Malaysia’s tourism sector contributes around 5% of our total output; fuelling concerns that any adverse impact on the sector could directly translate into a slowdown in our GDP growth, at least in the first quarter.
To ascertain how big a fiscal stimulus package is needed to counteract the impact of Covid-19, we first identify what the government has in store for us in 2020.
Instead of pursuing prudent spending amid its commitment towards achieving fiscal consolidation, this year’s budget is considered an expansionary budget with higher targeted operating (RM241 bil, +7.0%) and development expenditures (RM58 bil, +8.0%). Within the development expenditure, allocation was directed to most major industries and sectors such as health, education, defence, home affairs, environment and rural development.
For the transportation sector, the government budgeted RM12.2 bil which is also the highest share of total development expenditure (21.8%). The projects involved are the targeted fuel subsidy, maintenance and upgrade of airports and public transport networks, maintenance of road works, and reduction of highway tolls, among others.
The government has also set aside RM188 mil (+88% year-on-year) for the Ministry of Tourism, Arts and Culture this year, with priority given to achieving the VM2020’s campaign objectives. Initiatives proposed include an allocation of RM90 mil to drive awareness, promotions and programmes for the campaign, various tax incentives for tourism and art sectors, and maintenance of various tourist attractions.
In terms of improving external trade, there are such initiatives as an in-depth feasibility study on the development of Pulau Carey, and an additional RM50 mil to stimulate public-private partnership for the Kota Perdana Special Border Economic Zone (SEBZ) to strengthen our trade ties with Thailand.
The government is also committed to supporting Malaysian SMEs to enable them to boost their exports, through increasing the Market Development Grant (MDG) ceiling for each company from RM200,000 to RM300,000, and allocating RM50 mil to encourage SMEs to engage in more export promotion activities.
According to AllianceDBS Research, possible measures under the new stimulus package are:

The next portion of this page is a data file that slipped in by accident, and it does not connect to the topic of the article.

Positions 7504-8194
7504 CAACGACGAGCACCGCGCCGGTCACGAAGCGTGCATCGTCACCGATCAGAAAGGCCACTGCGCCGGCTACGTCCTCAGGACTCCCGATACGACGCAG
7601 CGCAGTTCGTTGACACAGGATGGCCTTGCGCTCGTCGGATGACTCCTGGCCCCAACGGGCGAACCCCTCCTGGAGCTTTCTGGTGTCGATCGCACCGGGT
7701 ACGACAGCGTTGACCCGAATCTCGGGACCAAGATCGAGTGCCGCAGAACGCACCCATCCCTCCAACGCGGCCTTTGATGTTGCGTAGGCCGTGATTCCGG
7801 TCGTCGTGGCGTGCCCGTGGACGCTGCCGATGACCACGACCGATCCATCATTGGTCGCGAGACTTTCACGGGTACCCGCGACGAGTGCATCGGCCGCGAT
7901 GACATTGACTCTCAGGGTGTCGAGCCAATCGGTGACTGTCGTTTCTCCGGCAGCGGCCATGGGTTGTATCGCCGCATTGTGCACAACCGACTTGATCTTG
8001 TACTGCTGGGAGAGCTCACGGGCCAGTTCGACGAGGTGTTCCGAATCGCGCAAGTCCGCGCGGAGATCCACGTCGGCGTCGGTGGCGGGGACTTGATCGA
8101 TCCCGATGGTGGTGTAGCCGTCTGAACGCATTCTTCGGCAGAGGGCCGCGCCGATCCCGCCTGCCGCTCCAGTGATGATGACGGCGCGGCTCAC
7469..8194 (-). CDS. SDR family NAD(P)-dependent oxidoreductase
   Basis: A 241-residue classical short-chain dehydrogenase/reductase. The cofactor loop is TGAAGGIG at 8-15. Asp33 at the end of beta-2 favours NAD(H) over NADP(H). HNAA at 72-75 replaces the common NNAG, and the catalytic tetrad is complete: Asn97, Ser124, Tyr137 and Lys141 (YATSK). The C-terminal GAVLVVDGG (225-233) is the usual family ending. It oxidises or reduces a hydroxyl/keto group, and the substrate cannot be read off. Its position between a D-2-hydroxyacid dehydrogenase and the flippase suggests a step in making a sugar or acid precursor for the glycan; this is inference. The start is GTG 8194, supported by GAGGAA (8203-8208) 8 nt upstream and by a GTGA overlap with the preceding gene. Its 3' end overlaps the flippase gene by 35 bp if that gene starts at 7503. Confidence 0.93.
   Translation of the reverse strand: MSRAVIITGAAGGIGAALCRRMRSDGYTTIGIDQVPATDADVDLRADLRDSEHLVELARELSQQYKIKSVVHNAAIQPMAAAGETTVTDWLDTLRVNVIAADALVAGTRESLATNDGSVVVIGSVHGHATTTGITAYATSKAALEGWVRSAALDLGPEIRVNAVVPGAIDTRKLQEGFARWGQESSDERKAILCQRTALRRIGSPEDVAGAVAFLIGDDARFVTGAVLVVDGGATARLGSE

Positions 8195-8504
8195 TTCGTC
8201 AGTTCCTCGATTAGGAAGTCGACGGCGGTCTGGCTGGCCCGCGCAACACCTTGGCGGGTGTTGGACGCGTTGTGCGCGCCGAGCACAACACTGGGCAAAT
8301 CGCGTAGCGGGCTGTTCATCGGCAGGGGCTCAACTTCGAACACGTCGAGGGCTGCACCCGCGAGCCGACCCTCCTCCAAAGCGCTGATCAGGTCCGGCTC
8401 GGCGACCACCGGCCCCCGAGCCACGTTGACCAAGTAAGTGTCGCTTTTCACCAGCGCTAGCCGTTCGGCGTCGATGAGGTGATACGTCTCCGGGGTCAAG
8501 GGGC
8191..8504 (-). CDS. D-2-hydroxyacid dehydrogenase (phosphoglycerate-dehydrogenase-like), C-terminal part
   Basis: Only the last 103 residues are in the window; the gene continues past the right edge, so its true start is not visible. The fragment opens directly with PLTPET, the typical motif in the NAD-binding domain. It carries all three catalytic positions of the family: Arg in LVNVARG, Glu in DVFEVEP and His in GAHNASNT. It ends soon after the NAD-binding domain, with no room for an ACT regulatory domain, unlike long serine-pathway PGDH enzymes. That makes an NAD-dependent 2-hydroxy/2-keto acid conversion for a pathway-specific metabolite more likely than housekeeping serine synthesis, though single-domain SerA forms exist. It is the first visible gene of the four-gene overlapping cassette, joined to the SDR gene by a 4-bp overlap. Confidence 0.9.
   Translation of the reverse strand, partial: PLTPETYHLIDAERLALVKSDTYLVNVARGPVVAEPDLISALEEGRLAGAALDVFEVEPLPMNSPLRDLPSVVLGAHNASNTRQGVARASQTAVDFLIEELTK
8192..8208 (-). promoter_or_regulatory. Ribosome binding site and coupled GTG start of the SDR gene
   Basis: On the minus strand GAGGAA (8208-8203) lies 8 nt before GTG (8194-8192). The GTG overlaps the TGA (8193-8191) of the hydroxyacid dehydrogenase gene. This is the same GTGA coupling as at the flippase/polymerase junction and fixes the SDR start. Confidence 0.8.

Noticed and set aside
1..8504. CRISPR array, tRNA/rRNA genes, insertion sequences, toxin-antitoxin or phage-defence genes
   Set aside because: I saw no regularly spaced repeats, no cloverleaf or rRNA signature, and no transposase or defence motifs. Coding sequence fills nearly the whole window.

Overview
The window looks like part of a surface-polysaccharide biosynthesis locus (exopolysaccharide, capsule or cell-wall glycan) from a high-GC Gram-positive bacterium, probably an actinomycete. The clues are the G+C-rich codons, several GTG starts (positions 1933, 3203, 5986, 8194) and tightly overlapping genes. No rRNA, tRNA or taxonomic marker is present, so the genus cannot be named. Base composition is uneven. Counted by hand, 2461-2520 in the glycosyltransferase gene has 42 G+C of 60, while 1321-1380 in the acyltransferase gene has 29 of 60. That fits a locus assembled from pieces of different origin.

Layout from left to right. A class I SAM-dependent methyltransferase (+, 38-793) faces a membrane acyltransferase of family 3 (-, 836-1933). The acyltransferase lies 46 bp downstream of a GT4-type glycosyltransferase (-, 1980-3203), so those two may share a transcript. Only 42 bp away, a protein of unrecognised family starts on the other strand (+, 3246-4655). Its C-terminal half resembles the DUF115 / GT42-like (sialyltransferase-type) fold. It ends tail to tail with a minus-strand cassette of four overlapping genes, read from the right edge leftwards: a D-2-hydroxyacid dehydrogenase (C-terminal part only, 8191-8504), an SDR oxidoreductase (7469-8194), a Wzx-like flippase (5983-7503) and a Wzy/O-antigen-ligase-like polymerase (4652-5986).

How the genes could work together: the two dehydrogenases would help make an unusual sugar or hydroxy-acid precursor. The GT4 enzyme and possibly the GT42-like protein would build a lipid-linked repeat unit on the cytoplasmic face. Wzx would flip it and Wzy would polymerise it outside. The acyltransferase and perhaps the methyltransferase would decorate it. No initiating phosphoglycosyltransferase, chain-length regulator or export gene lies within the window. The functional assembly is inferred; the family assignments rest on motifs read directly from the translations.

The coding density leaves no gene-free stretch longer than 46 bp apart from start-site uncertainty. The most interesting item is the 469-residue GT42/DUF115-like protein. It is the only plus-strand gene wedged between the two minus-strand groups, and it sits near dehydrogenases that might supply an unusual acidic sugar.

Temporary reduction of Sales and Service Tax (SST) on the cards. Reducing the SST by half to 3% across all sectors for six months could provide a huge impetus to private consumption. The estimated SST collection from the federal government this year amounted to RM28.3 bil, and cutting it by half for six months also means that it could inject an estimated RM7 bil into the domestic economy.
The government could consider increasing the tax claim for sponsorship of arts, cultural and heritage activities in Malaysia. The proposed legislation for 2020 revolves around the tax deduction limit for companies sponsoring such activities being increased from RM700,000 to RM1 mil. However, out of the RM1 mil, a company is allowed to claim up to RM300,00 per year, which has not been revised. An increase in tax claims for sponsoring such activities could further encourage private sector participation in local arts, cultural and heritage activities in Malaysia, thus spurring a higher number of tourist arrivals.
Besides, the government could instruct agencies and departments to hold conferences and meetings in hotels and resorts, especially those with 3- and 4-star ratings. With falling hotel occupancy rates from lower tourist arrivals, organising more conferences and meetings in local hotels could help to mitigate the loss of tourist revenue for hotels.
This could be done via collaborations between the government and Malaysia Association of Hotels, with regard to formulating an attractive package. This could ease the predicament of those that are worst hit in the tourism industry and at the same time, ensure that the government’s coffers are not overstrained.
Furthermore, the HRDF could also play an essential role during the period of the coronavirus outbreak by providing up-skilling or re-skilling training opportunities for existing employees, especially those in the virus-impacted sectors; re-skilling and basic living allowances for retrenched workers; as well as incentivising private firms to enhance the skills of their employees through training programmes that are approved by the HRDF.
Domestic private consumption remains the pillar of growth for the Malaysian economy. To boost household consumption, the government could consider providing a voluntary option to cut employees’ contribution by at least 2.0% to the Employees Provident Fund (currently at 11.0%).
For every 1% cut in EPF contributions by employees, it is estimated that up to RM2 bil net contributions could be added to the disposable income for households. Based on BNM’s estimate of household consumption multiplier at 1.5 times, we expect this move to translate into potential additional consumption of some RM3 bil.
Therefore, a higher disposable income coupled with a higher multiplier effect could act as a potent stimulus for boosting overall GDP growth.
In light of the already expansionary Budget 2020 and the impending announcement of a fiscal stimulus package, we believe that the Malaysian economy, whose domestic growth is mainly driven by private consumption, will continue to be well anchored. Hence, we maintain our full-year GDP forecast of 4.5% yoy for 2020. – Feb 12, 2020